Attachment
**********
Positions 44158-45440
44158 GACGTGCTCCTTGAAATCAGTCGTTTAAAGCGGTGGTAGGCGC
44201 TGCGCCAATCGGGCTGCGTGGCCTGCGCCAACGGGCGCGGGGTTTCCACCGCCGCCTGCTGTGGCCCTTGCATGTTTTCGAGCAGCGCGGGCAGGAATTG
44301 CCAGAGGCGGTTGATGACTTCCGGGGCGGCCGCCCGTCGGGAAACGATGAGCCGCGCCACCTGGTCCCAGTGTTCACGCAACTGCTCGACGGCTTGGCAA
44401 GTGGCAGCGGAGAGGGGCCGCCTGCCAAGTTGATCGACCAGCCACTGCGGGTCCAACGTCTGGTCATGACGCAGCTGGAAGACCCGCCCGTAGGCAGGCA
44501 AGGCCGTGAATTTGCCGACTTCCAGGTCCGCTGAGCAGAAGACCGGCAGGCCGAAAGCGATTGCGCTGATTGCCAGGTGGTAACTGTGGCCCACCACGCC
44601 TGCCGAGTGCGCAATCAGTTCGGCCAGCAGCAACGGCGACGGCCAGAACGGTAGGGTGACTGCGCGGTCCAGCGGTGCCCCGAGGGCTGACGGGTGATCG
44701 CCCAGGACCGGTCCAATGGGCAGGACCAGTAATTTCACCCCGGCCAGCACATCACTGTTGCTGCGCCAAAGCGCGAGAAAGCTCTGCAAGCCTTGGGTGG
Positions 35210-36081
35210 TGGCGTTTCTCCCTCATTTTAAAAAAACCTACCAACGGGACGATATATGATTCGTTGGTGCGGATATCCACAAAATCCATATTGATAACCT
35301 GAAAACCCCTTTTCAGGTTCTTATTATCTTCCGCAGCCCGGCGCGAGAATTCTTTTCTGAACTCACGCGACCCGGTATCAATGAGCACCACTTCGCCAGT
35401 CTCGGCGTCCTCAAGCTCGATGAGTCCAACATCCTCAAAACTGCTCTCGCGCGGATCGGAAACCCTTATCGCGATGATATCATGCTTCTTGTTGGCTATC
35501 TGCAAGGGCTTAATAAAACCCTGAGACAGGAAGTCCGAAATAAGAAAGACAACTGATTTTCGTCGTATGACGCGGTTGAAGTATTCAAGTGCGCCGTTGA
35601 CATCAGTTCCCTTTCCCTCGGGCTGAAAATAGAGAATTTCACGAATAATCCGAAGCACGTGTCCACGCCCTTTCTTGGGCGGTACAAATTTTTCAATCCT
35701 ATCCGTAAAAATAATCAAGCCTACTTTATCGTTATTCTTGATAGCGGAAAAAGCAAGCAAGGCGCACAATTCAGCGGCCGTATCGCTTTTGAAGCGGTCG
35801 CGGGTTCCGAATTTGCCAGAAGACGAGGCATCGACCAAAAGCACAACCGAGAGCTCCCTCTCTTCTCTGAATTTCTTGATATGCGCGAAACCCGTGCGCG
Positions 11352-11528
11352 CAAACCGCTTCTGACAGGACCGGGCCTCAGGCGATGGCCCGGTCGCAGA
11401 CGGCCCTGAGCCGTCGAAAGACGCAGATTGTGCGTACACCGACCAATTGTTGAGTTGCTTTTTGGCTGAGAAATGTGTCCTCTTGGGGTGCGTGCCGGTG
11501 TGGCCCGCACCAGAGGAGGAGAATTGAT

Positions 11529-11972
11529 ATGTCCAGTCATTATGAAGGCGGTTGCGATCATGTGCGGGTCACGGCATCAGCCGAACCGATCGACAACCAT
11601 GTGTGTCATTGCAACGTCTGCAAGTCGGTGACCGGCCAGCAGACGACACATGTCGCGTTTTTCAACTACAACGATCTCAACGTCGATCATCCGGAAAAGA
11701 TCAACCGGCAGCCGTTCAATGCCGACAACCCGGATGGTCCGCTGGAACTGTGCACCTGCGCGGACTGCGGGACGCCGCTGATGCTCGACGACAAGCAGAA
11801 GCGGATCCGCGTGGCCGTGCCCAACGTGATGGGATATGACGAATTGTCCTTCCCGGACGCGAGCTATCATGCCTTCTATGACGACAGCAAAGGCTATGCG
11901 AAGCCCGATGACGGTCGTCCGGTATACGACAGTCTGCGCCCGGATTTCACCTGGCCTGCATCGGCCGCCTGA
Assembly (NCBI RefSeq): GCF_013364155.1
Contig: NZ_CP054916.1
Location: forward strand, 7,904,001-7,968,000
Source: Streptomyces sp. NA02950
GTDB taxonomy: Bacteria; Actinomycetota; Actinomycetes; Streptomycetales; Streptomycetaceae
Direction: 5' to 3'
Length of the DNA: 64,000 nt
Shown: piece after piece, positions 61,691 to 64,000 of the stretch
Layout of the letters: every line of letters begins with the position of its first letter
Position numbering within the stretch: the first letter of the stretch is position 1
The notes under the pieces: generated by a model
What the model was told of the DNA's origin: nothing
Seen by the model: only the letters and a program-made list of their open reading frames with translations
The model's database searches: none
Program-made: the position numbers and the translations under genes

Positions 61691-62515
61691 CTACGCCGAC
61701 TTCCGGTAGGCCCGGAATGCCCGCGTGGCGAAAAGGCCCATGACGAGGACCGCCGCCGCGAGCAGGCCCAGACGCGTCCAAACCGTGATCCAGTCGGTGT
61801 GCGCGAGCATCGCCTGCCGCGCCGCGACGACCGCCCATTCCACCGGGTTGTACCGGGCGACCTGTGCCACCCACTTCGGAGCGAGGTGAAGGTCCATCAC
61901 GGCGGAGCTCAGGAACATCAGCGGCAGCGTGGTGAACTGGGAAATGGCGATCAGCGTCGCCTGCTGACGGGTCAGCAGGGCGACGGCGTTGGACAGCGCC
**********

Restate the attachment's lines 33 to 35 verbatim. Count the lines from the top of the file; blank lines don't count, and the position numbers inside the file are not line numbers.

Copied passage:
Length of the DNA: 64,000 nt
Shown: piece after piece, positions 61,691 to 64,000 of the stretch
Layout of the letters: every line of letters begins with the position of its first letter